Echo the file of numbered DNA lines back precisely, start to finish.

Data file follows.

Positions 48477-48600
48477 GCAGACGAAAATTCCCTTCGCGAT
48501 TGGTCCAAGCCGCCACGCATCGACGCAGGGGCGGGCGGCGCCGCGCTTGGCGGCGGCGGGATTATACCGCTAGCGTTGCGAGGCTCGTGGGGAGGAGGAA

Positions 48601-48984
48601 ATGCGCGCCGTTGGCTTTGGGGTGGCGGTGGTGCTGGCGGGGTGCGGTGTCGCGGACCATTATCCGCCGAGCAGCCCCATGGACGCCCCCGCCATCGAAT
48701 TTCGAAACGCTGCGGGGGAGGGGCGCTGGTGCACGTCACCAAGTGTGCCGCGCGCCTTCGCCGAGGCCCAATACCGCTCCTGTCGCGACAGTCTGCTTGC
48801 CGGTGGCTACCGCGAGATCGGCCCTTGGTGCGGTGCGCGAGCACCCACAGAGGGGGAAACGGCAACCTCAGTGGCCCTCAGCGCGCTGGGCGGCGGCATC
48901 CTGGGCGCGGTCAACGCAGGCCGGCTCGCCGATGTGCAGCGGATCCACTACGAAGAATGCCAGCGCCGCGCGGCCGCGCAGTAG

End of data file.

Positions 48477-48600
48477 GCAGACGAAAATTCCCTTCGCGAT
48501 TGGTCCAAGCCGCCACGCATCGACGCAGGGGCGGGCGGCGCCGCGCTTGGCGGCGGCGGGATTATACCGCTAGCGTTGCGAGGCTCGTGGGGAGGAGGAA

Positions 48601-48984
48601 ATGCGCGCCGTTGGCTTTGGGGTGGCGGTGGTGCTGGCGGGGTGCGGTGTCGCGGACCATTATCCGCCGAGCAGCCCCATGGACGCCCCCGCCATCGAAT
48701 TTCGAAACGCTGCGGGGGAGGGGCGCTGGTGCACGTCACCAAGTGTGCCGCGCGCCTTCGCCGAGGCCCAATACCGCTCCTGTCGCGACAGTCTGCTTGC
48801 CGGTGGCTACCGCGAGATCGGCCCTTGGTGCGGTGCGCGAGCACCCACAGAGGGGGAAACGGCAACCTCAGTGGCCCTCAGCGCGCTGGGCGGCGGCATC
48901 CTGGGCGCGGTCAACGCAGGCCGGCTCGCCGATGTGCAGCGGATCCACTACGAAGAATGCCAGCGCCGCGCGGCCGCGCAGTAG